Here’s how I generally get around this. If I need a certain aspect of the magic to solve a problem in chapter ten, I do my best to introduce that aspect or hint at it somewhere in chapter one through seven (anything from eight through ten would feel a little too forced for my tastes). If at all possible, I actually use that aspect of magic on a less dire problem somewhere in those chapters. Then when the situation is dire, my readers are prepared and should be coming up with the solution as my characters do.

This goes for any major plot point. If it comes out of nowhere, especially toward the end of the book, then you need to go back and see how you can introduce that element earlier. Do your best to introduce your readers to your world using the elements that are important to the plot, and you’ll find your job gets a lot easier.

Connection with Repetition
Repetition is a powerful tool, and it’s easier for some people to use or see than others. It’s also easier for readers to see this than for authors. The trick to using repetition properly is knowing which phrases should be repeated. The phrase you intentionally repeat has to be different enough from the normal slew of English that it stands out. For me, the phrase is typically short and is somehow magnified by what’s going on in the scene. Then when I use the phrase later, either for someone else entirely or with the same person in a different situation, I have just created a connection. If I do it for a third time, the connection is even more defined.

Be wary of repeating phrases unintentionally. There is a difference between redundancy, which is something you don’t realize you’re doing during the writing process, and repetition, which is something you build into your story. The second is refined through crafting; the first needs to be taken out with editing (trust me—no matter how important the phrase seemed at the time of writing, if you have seven of it on one page, it needs to go…and yes, I got rid of all of them).

Knotted Rope by panuruangjanConnection with Association
Association is creating a connection between two separate things such that when you describe one, you are also describing the other. So, if you associate a particular character with the sun, then any time you describe the sun, you are also describing that character. Yes, you could just describe the character without using the sun, and it could be a beautiful description, but then you’re not letting the reader in on the subtext of the association, and you’re not creating intrigue.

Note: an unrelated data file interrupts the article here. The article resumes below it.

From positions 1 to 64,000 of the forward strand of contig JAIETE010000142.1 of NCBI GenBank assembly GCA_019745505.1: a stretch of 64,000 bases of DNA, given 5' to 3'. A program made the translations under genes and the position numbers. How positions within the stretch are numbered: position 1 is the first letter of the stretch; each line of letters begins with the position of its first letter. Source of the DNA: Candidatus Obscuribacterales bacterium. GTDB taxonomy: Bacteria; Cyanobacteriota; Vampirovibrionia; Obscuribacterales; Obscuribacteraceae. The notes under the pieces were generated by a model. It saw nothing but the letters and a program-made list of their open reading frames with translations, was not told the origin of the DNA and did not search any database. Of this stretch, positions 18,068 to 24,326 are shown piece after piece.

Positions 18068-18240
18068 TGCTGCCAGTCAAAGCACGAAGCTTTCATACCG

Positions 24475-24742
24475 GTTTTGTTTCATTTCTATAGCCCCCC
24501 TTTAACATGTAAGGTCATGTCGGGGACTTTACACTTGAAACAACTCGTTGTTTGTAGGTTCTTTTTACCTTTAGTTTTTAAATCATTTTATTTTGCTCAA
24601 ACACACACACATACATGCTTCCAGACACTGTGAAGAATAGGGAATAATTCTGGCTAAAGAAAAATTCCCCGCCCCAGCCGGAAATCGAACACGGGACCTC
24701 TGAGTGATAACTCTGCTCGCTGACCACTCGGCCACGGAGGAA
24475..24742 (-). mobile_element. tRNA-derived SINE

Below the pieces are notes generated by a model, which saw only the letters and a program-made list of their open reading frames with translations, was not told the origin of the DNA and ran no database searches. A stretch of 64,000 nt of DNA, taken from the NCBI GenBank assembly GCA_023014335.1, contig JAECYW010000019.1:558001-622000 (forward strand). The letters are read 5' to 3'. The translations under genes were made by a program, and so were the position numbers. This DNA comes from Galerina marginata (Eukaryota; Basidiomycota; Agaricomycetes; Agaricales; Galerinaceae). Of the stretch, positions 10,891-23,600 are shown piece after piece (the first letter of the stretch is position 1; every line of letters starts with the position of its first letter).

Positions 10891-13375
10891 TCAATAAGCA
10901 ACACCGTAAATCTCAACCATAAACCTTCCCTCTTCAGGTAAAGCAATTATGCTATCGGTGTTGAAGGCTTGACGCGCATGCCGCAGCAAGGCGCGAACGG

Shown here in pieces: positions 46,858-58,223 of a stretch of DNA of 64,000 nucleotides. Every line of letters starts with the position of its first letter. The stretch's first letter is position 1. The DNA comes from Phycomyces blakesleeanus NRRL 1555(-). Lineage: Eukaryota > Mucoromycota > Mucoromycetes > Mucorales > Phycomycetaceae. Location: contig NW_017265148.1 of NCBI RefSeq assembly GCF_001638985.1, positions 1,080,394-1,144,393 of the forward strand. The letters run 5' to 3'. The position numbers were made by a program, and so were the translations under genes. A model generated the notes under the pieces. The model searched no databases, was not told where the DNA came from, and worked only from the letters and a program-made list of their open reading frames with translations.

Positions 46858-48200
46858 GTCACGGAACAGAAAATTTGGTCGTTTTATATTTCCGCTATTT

You can also have chain associations. If you use the sun to describe a place and a person separately, then you are creating an indirect connection between that place and person. You can even create associations with action, where you associate a specific action with a phrase. Then if you use either the phrase or the action on its own, the reader knows you are talking about the other too.

Even if your readers don’t consciously see any of these connections, they will subconsciously take them in. If you’ve taken the time to craft these connections, you will leave the readers satisfied, even if they can’t tell you exactly why. A warning: if you do not craft the connections, your readers will be unsatisfied, even if they can’t tell you exactly why.

Do you see why intent is so important in all of this? You create connections while writing and might not even realize it. This is why it is vital for you to go back through your work with a magnifying glass and examine each connection you intended to make and discover the ones that cropped up without your notice. You need to determine if there are connections that you need to build from the ground up, refine, or demolish entirely, until you have one cohesive story: not the one you didn’t mean to tell but the one you intended to tell.

By Tracy Buckler

Images from Image credtis in order of appearance: Suat Eman, Serge Bertasius Photography, panuruangjan.